Aliya LeeKong makes Asya's Favorite Sushi Bake, as seen on her Cooking with Kids course on Food Network Kitchen.
Recipe courtesy of Aliya LeeKong

Asya’s Favorite Sushi Bake

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  • Level: Easy
  • Total: 55 min
  • Active: 20 min
  • Yield: 8 to 10 servings
Think of a sushi bake like a flavorful sushi roll, layered into a casserole and baked to perfection. Many recipes I’ve seen use the California roll as inspiration, but, for our family’s favorite, we like to roast salmon or Arctic char fillets and flake them up instead of using crab. Sushi rice forms the bottom layer, topped with flaked char mixed with a spicy mayo. On top, we layer furikake, a Japanese spice blend, and a little tamari-based sauce. Scooping the bake onto roasted nori sheets makes the perfect bite and my daughter’s favorite weeknight dinner.


Salmon/Arctic Char Layer:

Sushi Rice:

Sushi Bake:


Special equipment:
Rice cooker (optional), rice paddle
  1. Preheat the oven to 450 degrees F. Line a rimmed baking sheet with aluminum foil.
  2. For the salmon layer: Place the fillets, skin-side down, on the prepared sheet. Drizzle with the avocado oil and season with salt and pepper. Roast until the fillets look opaque and flake easily, about 15 minutes. Let cool for 5 minutes. 
  3. Slide a spatula under the fillets but over the skin, leaving the skin on the baking sheet. Transfer the fillets to a large bowl and flake with a fork. Add the mayonnaise, sriracha, scallions and 1/2 teaspoon salt and thoroughly mix. Set aside until ready to use. 
  4. For the sushi rice: Rinse the uncooked rice in 3 to 4 changes of water, pouring off the cloudy water each time. Drain well and transfer to a rice cooker. Add 3 1/2 cups water and cook the rice according to the manufacturer's instructions. (Alternatively, add the rinsed and drained rice to a medium pot with 3 1/2 cups water and bring to a boil. Reduce to a simmer, cover and cook, about 15 minutes. Remove from the heat and let sit 10 minutes.)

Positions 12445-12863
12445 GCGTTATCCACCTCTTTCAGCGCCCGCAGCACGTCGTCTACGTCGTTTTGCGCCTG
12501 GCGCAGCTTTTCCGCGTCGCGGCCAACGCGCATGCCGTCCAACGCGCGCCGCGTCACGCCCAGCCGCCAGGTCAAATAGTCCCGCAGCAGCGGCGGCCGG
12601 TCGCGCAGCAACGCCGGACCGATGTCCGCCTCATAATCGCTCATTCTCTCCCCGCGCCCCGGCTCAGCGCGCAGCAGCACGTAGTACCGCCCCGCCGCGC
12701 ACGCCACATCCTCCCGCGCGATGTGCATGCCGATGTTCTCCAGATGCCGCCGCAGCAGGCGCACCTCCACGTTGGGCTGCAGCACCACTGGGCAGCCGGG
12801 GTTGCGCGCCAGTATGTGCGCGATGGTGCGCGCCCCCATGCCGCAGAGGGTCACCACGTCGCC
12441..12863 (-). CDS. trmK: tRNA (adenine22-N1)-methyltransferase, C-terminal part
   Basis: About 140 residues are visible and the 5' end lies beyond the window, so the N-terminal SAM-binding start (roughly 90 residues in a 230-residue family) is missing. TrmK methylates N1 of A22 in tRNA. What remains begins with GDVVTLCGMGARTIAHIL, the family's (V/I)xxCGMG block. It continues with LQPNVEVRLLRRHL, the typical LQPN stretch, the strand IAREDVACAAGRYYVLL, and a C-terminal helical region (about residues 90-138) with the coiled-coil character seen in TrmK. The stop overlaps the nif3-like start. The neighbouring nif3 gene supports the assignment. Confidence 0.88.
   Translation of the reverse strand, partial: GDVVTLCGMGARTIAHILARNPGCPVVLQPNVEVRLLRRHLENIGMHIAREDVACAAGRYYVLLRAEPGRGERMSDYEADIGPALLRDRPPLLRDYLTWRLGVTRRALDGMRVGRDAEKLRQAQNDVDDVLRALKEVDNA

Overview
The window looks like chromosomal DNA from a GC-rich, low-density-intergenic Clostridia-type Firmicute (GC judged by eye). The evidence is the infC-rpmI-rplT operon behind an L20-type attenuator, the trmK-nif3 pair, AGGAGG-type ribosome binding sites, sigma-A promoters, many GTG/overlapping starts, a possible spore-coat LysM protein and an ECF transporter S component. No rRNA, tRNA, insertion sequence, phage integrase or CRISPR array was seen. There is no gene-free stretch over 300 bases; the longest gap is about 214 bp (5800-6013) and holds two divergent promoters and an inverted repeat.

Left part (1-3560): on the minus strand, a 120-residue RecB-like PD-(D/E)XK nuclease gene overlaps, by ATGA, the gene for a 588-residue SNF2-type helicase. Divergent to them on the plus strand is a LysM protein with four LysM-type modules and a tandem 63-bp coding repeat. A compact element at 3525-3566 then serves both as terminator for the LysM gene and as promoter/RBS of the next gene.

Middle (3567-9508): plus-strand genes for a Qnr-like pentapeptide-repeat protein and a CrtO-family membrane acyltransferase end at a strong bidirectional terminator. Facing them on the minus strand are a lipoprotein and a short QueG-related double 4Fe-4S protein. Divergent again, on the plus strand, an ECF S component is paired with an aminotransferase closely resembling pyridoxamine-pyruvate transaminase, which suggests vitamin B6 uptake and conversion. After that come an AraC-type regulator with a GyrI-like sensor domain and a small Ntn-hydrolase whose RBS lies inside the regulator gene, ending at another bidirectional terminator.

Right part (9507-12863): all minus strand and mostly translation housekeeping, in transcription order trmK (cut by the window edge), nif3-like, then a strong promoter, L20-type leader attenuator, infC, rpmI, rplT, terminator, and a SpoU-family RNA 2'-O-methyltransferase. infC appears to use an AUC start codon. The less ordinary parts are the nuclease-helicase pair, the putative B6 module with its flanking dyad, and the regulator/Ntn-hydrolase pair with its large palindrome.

5. Meanwhile, whisk together the rice vinegar, sugar and 1 1/2 teaspoons salt in a small bowl until the sugar and salt dissolve. When the rice is finished cooking but still hot, pour over the rice vinegar mixture and lightly mix with a rice paddle.  
  6. For the sushi bake: Spray a 9-by-13-inch baking dish with cooking spray. Layer in the sushi rice and lightly flatten with the rice paddle. Top with the spicy mayo salmon mixture. Whisk together the mirin, tamari and sesame oil in a small bowl, then pour on top of the sushi bake, rotating the baking dish to make sure the entire surface is covered with the tamari mixture.   
  7. Top with the furikake and bake until the edges are golden brown, 10 to 15 minutes. Serve hot with roasted nori snack sheets for scooping.

Cook’s Note

For this dish, I like to use Kewpie mayo, a Japanese mayo, instead of traditional American mayo. It’s made with egg yolks only, not whole eggs, and has a sweeter flavor and a lighter texture than its American counterpart. Never leave a child unattended in the kitchen. This recipe is appropriate for children of various ages. When a recipe calls for cooking on the stove or using a knife, an adult should do those activities and let the child assist, if age appropriate.